- Water and dust-proof
- Has 3G
- Slow online features
- No 3.5mm headphone jack
- Mediocre screen
- Review Price: £99.99
- 2in 240x320 pixel screen
- 3G mobile internet
- IP67 water/dust-proofing
- Facebook and Twitter integration
Rugged phones are changing, becoming mainstream. Devices like the Motorola Defy and upcoming Samsung Galaxy Xcover are starting to make IP67-certified phones seem attractive for normal people, not just builders and polar explorers. The Samsung Solid Immerse isn’t quite one of these style trailblazers, using a traditional candybar T9-keypad form factor, but it is cheap enough to be worth considering if you’re too clumsy to be left alone with a large-screen smartphone.
The Immerse is the more advanced cousin of the Samsung Solid Extreme. It adds 3G connectivity, boosting the price up from £60 to around £100 on a pre-pay deal. Sounds like quite a lot for a feature phone, doesn’t it?
It arguably earns the right to its price tag because it’s IP67-certified, guaranteeing a high level of water and dust-proofing. The Solid Immerse is completely dust-proof and can stand immersion in water to a depth of 1m for up to half an hour. Hence the “Immerse” of its name. Geddit?
It achieves this level of water resistance using rubber seals around any sockets or openings. The battery cover and the flap covering the microUSB both use these seals. Get the Solid Immerse near water without these seals in place and those bold IP67 claims fly out the window.
Always keen to see if we can break a review product blame-free, we naturally dunked the phone in a few watery environments to see if it could cope. It did. We found that the speaker grills tended to retain the water, but this is fixed with a quick smack on the back – like burping a baby, a bit too vigorously.
IP67 waterproofing – confirmed
Big aesthetic sacrifices have been made to give the phone its ruggedness, though. This is not a good-looking device. It’s bulbous, it looks rather old-fashioned and the lettering on the numerical keypad strives for clarity, not style.
Connectivity is also very limited. A microSD slot sits under the battery cover but there’s no 3.5mm headphone jack, just a microUSB socket that takes on the holy trinity of mobile duties – charging, data transfer and audio output.
There are a few neat design tweaks chucked-in to mitigate. A bright LED torch sits on top of the handset, operated with a prolonged press of a button on the right edge (to avoid accidental use), and a sturdy plastic loop to let you attach the phone to climbing gear – or whatever outdoorsy attire your chosen pursuit might involve.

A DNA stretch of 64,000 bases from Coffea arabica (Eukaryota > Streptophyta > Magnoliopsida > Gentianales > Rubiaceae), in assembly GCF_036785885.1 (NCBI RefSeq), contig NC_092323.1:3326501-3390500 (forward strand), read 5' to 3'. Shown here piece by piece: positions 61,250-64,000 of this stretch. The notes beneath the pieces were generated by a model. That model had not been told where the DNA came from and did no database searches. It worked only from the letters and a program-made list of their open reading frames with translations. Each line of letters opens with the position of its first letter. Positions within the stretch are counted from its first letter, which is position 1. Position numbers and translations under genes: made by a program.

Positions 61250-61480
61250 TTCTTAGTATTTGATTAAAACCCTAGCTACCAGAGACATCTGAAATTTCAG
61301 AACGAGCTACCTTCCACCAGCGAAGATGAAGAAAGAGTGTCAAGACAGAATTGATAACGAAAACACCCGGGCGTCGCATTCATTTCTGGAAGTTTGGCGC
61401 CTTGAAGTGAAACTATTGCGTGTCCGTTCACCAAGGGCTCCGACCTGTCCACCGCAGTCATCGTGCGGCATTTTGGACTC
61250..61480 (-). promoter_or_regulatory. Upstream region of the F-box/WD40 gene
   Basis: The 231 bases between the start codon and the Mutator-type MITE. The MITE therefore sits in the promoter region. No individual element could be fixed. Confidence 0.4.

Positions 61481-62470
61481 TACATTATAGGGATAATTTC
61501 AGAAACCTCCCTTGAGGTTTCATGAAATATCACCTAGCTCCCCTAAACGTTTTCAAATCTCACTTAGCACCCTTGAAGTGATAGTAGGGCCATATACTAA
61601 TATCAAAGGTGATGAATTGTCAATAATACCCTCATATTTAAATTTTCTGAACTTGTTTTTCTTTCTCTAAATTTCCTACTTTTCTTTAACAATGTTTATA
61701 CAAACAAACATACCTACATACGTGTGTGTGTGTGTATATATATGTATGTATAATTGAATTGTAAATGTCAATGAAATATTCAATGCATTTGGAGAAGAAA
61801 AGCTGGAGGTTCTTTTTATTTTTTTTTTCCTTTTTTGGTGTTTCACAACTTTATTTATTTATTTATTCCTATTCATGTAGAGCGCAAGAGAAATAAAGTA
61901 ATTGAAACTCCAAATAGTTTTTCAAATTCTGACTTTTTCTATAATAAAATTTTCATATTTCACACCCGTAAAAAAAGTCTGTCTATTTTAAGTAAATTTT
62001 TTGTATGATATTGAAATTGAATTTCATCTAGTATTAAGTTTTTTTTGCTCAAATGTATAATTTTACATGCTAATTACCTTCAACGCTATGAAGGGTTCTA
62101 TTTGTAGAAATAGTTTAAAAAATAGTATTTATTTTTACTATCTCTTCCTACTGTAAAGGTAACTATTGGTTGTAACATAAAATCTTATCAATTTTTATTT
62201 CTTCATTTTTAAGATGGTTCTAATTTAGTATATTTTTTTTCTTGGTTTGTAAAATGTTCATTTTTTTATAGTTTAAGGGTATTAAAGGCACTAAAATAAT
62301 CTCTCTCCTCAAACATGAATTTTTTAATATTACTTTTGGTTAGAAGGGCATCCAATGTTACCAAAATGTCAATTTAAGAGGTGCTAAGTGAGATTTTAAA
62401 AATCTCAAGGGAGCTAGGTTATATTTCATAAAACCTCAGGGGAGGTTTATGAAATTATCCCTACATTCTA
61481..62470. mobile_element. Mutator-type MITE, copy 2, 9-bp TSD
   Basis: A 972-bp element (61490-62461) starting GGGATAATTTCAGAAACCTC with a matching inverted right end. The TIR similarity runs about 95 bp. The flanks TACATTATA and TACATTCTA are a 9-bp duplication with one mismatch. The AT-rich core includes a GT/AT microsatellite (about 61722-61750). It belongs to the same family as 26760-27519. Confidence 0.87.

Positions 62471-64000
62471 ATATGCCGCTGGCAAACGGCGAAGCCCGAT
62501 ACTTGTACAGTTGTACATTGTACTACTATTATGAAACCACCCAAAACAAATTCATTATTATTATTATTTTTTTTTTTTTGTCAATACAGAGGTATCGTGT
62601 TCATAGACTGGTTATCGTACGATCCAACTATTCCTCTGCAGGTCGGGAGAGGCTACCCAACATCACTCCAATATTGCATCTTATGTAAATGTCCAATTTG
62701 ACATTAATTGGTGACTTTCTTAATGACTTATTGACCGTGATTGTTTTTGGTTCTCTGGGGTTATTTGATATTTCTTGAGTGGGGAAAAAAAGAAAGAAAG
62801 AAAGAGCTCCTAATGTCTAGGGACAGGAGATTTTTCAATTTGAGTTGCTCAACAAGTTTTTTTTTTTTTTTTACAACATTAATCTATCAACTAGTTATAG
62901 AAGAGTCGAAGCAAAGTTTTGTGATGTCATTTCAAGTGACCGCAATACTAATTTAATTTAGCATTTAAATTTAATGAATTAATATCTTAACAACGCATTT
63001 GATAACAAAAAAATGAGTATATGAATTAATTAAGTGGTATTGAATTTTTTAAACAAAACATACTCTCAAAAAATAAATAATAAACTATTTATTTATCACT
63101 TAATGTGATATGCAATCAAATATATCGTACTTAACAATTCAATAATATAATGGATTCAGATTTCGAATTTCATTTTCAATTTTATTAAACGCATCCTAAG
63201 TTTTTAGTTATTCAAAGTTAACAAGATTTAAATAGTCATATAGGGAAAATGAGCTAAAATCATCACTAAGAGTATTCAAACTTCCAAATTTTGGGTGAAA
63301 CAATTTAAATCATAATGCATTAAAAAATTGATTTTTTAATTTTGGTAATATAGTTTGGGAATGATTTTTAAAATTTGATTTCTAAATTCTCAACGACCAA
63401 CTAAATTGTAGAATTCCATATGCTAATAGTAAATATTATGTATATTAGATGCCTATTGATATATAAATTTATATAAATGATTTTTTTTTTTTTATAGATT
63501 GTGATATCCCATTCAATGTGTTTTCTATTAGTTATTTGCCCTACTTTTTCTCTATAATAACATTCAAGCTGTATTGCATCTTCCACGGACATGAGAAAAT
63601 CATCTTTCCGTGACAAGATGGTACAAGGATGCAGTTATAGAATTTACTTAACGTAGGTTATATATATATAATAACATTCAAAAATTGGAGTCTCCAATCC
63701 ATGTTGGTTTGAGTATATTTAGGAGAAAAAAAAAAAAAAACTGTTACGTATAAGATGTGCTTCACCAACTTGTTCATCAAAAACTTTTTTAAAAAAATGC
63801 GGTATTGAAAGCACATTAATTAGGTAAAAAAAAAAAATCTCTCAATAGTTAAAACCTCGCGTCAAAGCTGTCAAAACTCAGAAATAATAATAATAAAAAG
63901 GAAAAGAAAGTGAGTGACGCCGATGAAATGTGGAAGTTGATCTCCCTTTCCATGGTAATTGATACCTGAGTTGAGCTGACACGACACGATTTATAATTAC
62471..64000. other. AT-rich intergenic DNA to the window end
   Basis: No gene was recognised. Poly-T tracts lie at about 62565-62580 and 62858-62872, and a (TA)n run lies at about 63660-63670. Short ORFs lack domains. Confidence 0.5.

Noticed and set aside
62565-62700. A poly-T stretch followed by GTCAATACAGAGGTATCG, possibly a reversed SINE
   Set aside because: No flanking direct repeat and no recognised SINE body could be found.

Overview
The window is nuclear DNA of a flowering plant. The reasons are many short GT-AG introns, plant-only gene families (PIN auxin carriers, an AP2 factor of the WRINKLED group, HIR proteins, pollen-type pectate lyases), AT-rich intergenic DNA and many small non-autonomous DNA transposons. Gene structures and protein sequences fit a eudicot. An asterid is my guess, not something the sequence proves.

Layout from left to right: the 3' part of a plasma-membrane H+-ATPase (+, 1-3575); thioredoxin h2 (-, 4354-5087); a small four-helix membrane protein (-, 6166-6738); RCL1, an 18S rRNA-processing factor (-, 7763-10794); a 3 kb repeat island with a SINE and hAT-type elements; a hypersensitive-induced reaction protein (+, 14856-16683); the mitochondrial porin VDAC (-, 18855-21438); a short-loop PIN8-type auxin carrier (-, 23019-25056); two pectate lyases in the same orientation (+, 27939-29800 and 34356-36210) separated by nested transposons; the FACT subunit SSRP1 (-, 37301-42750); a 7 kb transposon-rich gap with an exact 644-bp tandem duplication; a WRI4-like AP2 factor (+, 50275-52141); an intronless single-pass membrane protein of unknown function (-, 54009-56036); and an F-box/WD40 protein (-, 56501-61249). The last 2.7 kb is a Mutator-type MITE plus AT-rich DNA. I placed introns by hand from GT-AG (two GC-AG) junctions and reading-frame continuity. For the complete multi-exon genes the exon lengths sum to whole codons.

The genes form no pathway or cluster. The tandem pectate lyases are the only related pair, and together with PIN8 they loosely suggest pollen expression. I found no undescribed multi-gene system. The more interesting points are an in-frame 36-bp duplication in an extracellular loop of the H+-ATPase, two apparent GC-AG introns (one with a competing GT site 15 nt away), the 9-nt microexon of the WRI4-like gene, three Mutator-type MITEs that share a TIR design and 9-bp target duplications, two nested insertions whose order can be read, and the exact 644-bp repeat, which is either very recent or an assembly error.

As we’ll say several times in this review – if you inhabit the niche which the Solid Immerse is targeted at, all is good. If not, there’s no way you could consider its design a good thing.
The Samsung Solid Immerse’s keypad is, like the rest of the phone, designed to keep out water. There are no proper gaps between the keys. Instead the whole pad is a single piece of rubberised plastic. This doesn’t hamper operation, though, as each key is well-contoured and fairly large. Typing away on an old-fashioned numerical keypad feels distinctly old school, but is comfortable and reasonably quick.
Continuing the trad style, the 2in display is not a touchscreen. It’s a 240×320 pixel panel, the standard resolution for screens of this size. There’s no denying it’s a low-tech affair, but with a dpi of 200 it’s reasonably sharp when not viewed too close-up.
Viewing angles are poor though, looking either too dark or washed out when turned left or right. Phones of £60 and above normally feature higher-quality displays than this. The panel itself sits behind a thick layer of scratch-resistant plastic, protecting it from knocks and scrapes. It’s pretty effective too – having picked up no marks in spite of some uncaring treatment over our test period.
The camera lens is also housed behind a sheet of protective material – the actual sensor is recessed fairly deeply into the phone’s back. It’s doesn’t really deserve royal treatment, though. With two megapixels, fixed focus and no flash, the results are poor. Colours are dim and little fine detail is captured. Without autofocus onboard, you can’t take proper close-ups either, although you can get a reasonable focus on objects an arm’s length away.
Control over your images is pretty limited too. There’s exposure compensation, a timer, some white balance modes – plus Beauty, Smile and Panorama shooting modes, but this is all standard stuff at this point. We’re sure the Panorama mode will come in handy as you scale your second summit of the day though, and the forests of Borneo spread out into the distance. But if you’re planning on undertaking such a trek, we’d hope you would pack a half-decent camera.
The internal memory, around 25MB is user-accessible, supplies room for at least 30 photos at 2MP resolution. No microSD card was supplied with our review unit, but you can pick up a 4GB card for just a few pounds online.
The Samsung Solid Immerse is not a smartphone, but in today’s connected world no phone can apparently be considered complete unless it offers full social networking integration. Facebook and Twitter apps make a lot of sense in this phone though, because it has 3G mobile internet built-in.
The two key social networks have their own separate apps, each giving you a basic portal into the latest online goings-on. They are very basic, but do the job. The Facebook one offers News, your Profile Photos and Friends tabs, while the Twitter applet has a standard stream, @ replies and messages tabs. Your friends’ status updates and tweets are necessarily only relayed in part in the stream view – with a 240×320 pixel display there just aren’t enough pixels to go around – but you can click on each for a full-screen view.